Jonathan Butler has come a long way since his self-titled 1987 album brought him fame in America that matched if not exceeded his status in his native South Africa. Back then, folks heard Butler’s guitar riffs and his vocals and saw the second coming of George Benson. Butler certainly had no problem with the comparison (who would?). Butler’s picking on instrumentals such as “Going Home” and the way he verbalized the guitar notes he played on tracks like “Lies” came right from the Benson playbook.
There were always differences, however. Butler, I think, is a more refined singer with a wider vocal range than his guitar hero. The two artists also have one major thematic and topical difference: Butler accepted Christ into his life when he was a youth trying to deal with the anger he felt growing up as a poor black person in apartheid era South Africa and he has released several recordings that are overtly and unapologetically Christian. Grace and Mercy, Butler’s latest record, falls into that category.
As a gospel/contemporary Christian artist, Butler’s sound is similar to that of his good friend Israel Houghton. Butler appeared on Houghton’s 2005 Alive in South Africa CD. Both artists have a talent for creating passionate and personal anthems of faith sporting lyrics that are devout and inspirational while also being accessible to believe and non-believer alike. Both men are at perfect ease when deploying the production techniques of pop, rock and R&B music for the purpose of making high-energy gospel music.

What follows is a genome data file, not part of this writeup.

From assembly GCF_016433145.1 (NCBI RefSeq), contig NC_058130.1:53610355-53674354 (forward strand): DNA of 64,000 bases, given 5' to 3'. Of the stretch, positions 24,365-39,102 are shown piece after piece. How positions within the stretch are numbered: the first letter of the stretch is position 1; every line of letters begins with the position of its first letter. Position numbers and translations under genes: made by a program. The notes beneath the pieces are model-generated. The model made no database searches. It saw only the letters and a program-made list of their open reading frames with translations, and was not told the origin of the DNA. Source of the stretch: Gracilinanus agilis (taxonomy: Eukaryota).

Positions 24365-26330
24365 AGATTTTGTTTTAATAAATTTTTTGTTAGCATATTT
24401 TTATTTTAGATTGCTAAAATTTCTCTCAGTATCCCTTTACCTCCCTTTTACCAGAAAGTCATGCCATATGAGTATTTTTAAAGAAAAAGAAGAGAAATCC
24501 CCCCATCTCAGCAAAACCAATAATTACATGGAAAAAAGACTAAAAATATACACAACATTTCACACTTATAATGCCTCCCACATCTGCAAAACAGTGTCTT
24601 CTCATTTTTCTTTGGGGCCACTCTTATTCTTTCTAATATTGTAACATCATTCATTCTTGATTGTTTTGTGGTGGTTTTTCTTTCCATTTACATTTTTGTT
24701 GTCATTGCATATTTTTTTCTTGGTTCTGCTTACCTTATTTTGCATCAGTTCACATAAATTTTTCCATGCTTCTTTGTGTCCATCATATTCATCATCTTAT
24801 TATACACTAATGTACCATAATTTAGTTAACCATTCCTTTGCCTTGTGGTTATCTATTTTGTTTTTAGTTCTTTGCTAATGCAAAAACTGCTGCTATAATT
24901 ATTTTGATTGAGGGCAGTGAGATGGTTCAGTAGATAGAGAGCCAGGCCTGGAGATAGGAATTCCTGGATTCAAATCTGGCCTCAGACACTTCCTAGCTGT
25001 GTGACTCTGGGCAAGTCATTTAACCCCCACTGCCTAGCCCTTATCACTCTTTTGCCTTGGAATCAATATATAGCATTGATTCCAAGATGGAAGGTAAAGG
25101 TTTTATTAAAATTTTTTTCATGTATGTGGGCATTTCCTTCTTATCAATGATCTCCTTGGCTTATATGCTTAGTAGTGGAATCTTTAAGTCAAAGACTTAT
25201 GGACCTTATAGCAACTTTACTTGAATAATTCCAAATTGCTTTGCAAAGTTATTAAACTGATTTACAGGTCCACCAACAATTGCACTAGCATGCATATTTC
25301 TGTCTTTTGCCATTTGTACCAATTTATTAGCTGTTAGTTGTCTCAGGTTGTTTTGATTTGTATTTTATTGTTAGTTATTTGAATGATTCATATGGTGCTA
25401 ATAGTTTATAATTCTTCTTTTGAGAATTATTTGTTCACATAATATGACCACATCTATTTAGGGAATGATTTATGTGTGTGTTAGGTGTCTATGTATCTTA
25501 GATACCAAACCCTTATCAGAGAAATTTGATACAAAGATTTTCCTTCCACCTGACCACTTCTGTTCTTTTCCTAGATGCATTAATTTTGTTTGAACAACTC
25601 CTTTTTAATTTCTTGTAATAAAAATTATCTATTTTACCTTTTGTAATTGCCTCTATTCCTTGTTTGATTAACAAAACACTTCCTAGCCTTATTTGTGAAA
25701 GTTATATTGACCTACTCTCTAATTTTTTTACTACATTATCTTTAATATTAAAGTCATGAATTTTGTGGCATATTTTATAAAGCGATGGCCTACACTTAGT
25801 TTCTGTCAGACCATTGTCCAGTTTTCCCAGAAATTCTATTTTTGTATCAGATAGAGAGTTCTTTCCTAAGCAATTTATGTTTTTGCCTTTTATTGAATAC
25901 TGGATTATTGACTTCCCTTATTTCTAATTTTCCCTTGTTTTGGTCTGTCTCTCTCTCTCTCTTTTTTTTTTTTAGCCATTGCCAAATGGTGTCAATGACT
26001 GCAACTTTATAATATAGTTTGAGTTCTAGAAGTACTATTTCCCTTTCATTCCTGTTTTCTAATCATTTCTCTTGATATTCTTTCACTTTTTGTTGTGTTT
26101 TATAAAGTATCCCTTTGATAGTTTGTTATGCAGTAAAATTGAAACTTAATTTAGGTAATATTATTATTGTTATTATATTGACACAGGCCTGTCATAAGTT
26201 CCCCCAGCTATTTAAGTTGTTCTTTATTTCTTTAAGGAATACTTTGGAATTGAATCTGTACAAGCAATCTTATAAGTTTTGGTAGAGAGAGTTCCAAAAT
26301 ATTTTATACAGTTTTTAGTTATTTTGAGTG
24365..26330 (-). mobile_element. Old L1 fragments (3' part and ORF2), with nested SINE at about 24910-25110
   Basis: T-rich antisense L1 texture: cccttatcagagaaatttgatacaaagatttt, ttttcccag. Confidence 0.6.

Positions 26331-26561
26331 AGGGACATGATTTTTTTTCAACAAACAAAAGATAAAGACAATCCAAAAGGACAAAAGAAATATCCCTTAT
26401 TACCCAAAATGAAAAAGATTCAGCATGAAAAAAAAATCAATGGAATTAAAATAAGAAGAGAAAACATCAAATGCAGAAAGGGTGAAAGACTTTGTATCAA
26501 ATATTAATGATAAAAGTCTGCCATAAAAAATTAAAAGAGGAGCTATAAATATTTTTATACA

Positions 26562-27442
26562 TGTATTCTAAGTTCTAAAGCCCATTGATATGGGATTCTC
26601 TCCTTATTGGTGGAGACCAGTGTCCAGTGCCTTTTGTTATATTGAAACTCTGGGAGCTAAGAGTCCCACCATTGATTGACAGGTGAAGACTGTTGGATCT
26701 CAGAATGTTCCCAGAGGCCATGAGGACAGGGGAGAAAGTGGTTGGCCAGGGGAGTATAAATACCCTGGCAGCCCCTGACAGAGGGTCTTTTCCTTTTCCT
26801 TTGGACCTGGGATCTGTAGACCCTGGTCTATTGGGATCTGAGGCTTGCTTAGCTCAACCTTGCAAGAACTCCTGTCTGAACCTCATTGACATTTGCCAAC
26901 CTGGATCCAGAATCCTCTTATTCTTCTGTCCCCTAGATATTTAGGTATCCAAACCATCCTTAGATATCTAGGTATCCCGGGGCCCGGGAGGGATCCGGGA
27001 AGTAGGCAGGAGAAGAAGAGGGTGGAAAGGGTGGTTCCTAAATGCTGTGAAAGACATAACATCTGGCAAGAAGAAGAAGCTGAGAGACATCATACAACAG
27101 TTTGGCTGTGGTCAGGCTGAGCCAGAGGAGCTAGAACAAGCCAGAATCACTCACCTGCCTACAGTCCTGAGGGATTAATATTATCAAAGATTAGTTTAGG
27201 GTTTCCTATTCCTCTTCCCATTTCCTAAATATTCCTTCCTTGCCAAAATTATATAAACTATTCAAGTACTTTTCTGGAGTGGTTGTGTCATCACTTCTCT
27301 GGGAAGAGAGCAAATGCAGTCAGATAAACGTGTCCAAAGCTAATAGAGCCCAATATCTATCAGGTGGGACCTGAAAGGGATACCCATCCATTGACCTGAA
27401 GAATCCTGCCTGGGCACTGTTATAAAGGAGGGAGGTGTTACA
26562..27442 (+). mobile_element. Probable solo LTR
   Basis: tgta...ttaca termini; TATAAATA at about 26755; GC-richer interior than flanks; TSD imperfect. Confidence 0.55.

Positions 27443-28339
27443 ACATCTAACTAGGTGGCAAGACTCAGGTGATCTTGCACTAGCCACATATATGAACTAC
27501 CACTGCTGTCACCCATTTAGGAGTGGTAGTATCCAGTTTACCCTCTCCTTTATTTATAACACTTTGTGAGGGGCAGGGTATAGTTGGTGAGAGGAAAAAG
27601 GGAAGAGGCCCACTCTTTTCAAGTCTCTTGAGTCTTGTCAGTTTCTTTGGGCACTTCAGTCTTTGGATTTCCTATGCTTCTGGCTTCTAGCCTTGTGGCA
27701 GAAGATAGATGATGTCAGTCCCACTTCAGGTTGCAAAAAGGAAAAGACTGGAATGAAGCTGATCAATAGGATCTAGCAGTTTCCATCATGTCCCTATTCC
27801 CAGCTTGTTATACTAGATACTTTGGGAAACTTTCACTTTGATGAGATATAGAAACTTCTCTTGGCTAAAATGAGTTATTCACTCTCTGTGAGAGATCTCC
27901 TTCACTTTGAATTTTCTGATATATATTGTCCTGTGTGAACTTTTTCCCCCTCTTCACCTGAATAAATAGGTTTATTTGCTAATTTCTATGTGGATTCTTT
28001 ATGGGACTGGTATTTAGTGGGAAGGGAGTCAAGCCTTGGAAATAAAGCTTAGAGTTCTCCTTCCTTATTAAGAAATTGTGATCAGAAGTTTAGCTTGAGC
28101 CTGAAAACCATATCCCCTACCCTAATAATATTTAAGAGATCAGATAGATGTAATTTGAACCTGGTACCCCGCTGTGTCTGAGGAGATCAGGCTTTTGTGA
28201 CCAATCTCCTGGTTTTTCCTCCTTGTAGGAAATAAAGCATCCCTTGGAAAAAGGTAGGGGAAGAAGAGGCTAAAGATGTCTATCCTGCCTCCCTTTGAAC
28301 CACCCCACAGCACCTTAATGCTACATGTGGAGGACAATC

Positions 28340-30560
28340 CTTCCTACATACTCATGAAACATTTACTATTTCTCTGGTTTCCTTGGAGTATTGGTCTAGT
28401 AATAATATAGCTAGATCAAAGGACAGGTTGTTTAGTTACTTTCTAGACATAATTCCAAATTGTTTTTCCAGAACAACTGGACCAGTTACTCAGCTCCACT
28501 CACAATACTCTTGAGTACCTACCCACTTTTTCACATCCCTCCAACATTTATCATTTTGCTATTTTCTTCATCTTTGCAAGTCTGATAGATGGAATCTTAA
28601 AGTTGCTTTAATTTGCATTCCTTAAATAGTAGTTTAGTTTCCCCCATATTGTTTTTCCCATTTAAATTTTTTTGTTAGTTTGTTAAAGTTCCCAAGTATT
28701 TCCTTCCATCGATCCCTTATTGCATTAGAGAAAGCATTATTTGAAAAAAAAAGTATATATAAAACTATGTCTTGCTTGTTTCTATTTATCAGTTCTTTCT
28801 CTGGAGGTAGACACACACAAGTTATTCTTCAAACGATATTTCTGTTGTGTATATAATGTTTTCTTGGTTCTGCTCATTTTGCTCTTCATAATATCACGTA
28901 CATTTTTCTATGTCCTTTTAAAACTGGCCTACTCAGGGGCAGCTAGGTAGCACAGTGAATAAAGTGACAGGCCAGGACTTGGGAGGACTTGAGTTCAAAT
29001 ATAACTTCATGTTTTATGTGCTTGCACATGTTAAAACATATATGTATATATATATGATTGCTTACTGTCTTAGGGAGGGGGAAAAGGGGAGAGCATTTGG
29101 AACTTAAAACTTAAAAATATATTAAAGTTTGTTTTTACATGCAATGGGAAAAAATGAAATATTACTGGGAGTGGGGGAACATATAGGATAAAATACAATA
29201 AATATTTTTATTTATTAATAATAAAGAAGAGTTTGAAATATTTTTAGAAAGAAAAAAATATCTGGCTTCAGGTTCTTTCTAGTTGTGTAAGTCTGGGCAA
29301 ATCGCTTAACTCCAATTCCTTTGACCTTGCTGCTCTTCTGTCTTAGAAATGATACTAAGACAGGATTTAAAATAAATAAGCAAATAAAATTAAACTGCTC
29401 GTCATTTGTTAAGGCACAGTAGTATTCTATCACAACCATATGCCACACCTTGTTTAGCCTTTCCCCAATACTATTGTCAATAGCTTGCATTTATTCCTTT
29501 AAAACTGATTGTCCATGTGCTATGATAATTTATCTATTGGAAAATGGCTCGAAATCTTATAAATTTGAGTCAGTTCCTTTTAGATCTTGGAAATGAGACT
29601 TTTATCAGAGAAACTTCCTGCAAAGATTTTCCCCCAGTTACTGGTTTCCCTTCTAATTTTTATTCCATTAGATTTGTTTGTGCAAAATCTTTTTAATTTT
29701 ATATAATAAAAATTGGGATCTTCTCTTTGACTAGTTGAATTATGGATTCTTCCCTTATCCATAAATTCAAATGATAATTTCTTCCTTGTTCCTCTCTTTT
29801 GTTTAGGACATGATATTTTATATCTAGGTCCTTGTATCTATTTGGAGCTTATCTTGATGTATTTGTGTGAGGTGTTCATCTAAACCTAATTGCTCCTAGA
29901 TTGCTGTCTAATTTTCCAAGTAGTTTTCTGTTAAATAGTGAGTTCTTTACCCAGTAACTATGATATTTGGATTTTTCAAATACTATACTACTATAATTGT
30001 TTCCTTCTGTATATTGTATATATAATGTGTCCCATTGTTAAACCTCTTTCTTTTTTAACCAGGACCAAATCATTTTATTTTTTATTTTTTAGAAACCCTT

Grace and Mercy showcases Butler at the top of his game. The up-tempo “All That I Need” opens Grace and Mercy with funky bass line and a radio friendly hook. “Don’t Walk Away” combines an up-beat and bouncy beat with a “men ought to always pray and never faint” message. Butler trains the tune’s message on those who can’t find time to cultivate a relationship with God during the good times, but pray for deliverance when things get rough. “Don’t say that you need me when you barely call my name/Cuz I’m here ready to give you the world/Just don’t turn and walk away.”
Butler takes on the role of encourager on the mid-tempo cut “Trials.” This is an inspirational song in which Butler reminds the listener that Jesus endows believers with strength to emerge from any trial as “more than a conqueror.”
Throughout his career, Butler has navigated from instrumentalist, to socially relevant troubadour to soulful love man and gospel singer. Throughout all of those changes, there has been an underlying consistency that allowed Butler to keep long time fans while winning new followers. Butler’s albums feature songs that are lyrically strong and performed by an artist who has worked to refine his vocal instrument. Those qualities are readily apparent on Grace and Mercy, and will ensure that will be room in Butler’s amen corner for both the faithful and non-believers who want inspiration and quality music. Highly Recommended.
By Howard Dukes